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The third meeting of the British Liver Transplant Group (BLTG) integrates the meetings previously organised by each individual transplant centre and will offer a platform for those operating in or with a strong interest in the field of liver transplantation.
BLTG as ever includes the ‘Williams-Calne Lecture’, given this year by Professor Peter Friend (Oxford). An additional highlight is the state of the art lecture by Professor Geoff McCaughan (Sydney).
There are considerable 'Early Bird' discounts available for BLTG members and the deadline for early bird registration is Monday 31st July 2017.
View the Programme and Register now on the BASL Annual Meeting website for both meetings by clicking > here.
Professor Thomas E Starzl, who passed away last weekend a few days short of his 91st birthday, is universally regarded as the father of liver transplantation and intestinal transplantation. His career defining work as young liver transplant surgeon in Denver, Colorado comprised exhaustive laboratory and human clinical endeavours to overcome the technical, physiological, preservation and immunological barriers that had daunted liver transplantation during an era of hopelessness for the entire field. He moved from Denver to Pittsburgh, setting up what was to develop into the largest liver and intestinal transplant programme in the world in the early 1990s. He converted what was considered an experimental procedure into a standard low risk operation that is currently performed around 25,000 times a year worldwide.
The first and second generation liver transplant surgeons around the world have almost all learnt their skills working with Professor Starzl. His protégés went on to lead a multitude of the worlds’ liver transplant programmes. The other area where Professor Starzl played a pioneering role was in the complex field of intestinal and multivisceral transplantation, where he introduced the use of Tacrolimus and Campath, to overcome the major barriers of rejection and infection.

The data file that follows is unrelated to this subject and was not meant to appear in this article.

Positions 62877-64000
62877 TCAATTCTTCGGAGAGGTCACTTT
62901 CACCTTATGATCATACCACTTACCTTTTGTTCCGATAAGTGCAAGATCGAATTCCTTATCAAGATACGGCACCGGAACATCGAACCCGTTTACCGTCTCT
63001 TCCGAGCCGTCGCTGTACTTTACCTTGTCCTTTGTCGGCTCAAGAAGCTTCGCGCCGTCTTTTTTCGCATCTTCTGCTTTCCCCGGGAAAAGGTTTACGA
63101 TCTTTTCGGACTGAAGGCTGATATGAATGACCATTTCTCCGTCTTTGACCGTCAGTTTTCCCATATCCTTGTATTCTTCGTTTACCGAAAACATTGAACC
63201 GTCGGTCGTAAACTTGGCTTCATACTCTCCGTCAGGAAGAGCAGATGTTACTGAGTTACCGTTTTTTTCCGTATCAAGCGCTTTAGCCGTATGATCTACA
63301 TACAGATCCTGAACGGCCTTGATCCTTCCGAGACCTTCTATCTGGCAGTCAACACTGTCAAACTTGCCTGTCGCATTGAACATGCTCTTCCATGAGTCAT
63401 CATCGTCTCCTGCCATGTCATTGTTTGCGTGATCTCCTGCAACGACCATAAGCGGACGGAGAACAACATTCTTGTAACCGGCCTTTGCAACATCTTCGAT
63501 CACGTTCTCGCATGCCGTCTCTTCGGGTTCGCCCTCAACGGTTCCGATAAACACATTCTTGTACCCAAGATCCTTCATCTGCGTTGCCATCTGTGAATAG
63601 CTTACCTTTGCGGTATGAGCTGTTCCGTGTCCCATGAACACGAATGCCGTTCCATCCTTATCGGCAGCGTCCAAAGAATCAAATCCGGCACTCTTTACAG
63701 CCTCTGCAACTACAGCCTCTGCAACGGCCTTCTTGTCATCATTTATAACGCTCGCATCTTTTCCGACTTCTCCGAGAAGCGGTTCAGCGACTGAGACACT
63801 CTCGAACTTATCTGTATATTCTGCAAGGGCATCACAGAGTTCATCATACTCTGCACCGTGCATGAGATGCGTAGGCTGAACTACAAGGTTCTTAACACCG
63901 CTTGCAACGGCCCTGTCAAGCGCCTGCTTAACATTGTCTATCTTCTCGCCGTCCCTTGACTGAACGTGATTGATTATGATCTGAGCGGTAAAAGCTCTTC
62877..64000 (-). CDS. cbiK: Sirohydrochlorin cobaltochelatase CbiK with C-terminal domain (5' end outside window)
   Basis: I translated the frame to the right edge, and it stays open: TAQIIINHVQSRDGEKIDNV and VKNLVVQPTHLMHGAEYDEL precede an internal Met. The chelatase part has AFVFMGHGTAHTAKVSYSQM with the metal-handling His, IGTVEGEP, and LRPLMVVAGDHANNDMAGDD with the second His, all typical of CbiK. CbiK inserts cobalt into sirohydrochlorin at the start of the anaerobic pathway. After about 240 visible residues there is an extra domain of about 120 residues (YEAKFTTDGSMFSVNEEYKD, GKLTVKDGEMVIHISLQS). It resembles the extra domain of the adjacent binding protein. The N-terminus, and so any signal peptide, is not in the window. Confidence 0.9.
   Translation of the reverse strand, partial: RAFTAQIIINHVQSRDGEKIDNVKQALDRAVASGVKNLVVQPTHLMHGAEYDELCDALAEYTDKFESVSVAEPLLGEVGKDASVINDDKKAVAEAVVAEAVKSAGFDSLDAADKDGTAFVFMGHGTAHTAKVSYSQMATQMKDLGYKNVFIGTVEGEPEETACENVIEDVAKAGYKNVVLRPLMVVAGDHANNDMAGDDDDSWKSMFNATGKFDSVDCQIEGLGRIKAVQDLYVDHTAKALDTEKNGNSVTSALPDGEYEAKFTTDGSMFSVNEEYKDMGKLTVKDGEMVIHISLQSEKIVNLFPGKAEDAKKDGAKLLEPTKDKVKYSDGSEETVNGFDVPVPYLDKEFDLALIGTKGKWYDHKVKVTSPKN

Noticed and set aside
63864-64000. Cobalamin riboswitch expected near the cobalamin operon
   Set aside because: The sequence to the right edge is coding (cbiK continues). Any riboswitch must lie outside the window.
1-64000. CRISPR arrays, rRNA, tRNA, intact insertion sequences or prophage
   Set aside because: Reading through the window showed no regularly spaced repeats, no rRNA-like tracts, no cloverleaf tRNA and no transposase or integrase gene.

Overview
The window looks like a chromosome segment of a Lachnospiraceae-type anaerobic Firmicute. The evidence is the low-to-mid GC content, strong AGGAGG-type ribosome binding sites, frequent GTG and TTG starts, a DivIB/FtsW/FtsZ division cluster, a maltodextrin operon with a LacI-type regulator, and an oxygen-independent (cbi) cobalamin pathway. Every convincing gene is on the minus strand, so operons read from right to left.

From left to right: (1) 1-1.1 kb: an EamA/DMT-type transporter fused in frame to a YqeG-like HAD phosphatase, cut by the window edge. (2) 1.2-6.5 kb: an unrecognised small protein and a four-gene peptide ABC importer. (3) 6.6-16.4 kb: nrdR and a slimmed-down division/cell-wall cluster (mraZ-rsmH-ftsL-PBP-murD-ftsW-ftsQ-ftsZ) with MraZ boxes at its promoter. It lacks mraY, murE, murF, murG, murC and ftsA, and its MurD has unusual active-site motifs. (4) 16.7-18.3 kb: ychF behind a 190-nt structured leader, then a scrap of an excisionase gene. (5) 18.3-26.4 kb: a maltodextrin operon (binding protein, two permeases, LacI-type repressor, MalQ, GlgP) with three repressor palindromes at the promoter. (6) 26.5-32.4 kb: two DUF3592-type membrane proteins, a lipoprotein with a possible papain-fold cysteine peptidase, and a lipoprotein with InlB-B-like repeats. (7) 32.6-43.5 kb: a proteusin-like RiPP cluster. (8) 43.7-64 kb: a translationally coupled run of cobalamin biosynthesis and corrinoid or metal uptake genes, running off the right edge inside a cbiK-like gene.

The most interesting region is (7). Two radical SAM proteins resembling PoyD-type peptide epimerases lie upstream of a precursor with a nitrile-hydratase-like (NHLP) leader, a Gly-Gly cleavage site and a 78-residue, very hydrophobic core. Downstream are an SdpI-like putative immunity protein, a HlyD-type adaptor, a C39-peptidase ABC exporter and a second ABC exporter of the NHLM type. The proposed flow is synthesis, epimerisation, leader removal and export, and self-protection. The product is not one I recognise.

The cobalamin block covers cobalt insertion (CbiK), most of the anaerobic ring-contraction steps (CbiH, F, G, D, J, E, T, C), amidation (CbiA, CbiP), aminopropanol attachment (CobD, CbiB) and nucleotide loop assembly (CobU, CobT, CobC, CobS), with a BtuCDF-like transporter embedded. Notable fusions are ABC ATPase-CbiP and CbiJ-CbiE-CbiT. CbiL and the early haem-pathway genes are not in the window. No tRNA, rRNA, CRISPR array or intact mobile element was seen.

Professor Starzl remains the most published, most read and most cited transplant researcher in the history of this challenging field, with almost 2500 peer reviewed publications. He held innumerable honours and given hundreds of distinguished orations/lectures worldwide. Of the five books he wrote, The Puzzle People published in 1996, narrates stories on the incredible and brave lives of transplant patients, and their impact on the doctors looking after them.
His work in the areas of organ preservation, host graft interactions, microchimerism, immunosuppression and tolerance were truly groundbreaking, much of which has contributed to the safe and routine practice of organ transplantation, and his work remains one of the main reasons why transplantation became one of the most successful health care development stories of the 20th Century.
Despite these incredible achievements, Professor Starzl remained a humble, resolute, much respected and tireless researcher well into his 90s. His only concern remained the wellbeing of his patients and his entire life was devoted to findings ways to overcome the challenges in delivering these complex treatments for their benefit.
An example of his ongoing contribution was the transmitted lecture on the challenges facing intestinal transplantation at the 14th World Small Bowel Transplant symposium in Buenos Aires, Argentina in June 2015. He trained several generations of surgeons, physicians, researchers and ethicists. Even for clinicians who never met or trained with him, he remained a source of guiding inspiration, and countless transplant surgeons around the world have been directly influenced by his achievements, for which they will always be grateful.
To follow is a copy of a report from Pittsburgh that shows how amazing Professor Starzl was with an incredible output for a very long duration of time; Download Starzl_Thomas_PS_00_2016-02-04_1437_24449.pdf